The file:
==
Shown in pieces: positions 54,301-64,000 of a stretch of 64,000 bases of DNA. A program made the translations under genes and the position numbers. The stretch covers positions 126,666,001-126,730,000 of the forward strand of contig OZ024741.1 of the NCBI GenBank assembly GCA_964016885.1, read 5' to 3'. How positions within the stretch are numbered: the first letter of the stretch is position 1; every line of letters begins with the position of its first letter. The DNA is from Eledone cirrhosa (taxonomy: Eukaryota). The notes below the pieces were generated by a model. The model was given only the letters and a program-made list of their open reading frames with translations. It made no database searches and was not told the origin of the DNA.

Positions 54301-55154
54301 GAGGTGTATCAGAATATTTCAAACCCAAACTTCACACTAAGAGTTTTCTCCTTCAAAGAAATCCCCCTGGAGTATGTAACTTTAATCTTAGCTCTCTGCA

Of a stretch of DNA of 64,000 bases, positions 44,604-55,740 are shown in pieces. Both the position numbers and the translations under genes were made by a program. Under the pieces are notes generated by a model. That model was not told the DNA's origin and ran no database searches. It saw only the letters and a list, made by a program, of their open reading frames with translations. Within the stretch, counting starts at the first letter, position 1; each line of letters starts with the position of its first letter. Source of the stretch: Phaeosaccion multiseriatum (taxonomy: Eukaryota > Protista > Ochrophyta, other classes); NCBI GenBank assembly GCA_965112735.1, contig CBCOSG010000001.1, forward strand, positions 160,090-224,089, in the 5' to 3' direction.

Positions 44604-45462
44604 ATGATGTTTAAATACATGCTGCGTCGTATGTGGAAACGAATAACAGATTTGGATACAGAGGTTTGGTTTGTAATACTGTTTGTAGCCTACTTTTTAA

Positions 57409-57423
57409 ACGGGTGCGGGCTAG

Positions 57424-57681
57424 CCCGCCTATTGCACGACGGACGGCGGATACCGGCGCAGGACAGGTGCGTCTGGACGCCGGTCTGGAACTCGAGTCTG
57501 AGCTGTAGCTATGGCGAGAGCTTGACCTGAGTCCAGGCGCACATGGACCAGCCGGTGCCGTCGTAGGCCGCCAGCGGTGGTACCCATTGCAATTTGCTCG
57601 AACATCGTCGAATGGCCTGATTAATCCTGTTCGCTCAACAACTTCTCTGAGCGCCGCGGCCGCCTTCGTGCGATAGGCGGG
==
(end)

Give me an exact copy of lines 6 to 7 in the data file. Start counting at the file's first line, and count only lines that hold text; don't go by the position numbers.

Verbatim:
44604 ATGATGTTTAAATACATGCTGCGTCGTATGTGGAAACGAATAACAGATTTGGATACAGAGGTTTGGTTTGTAATACTGTTTGTAGCCTACTTTTTAA

Positions 57409-57423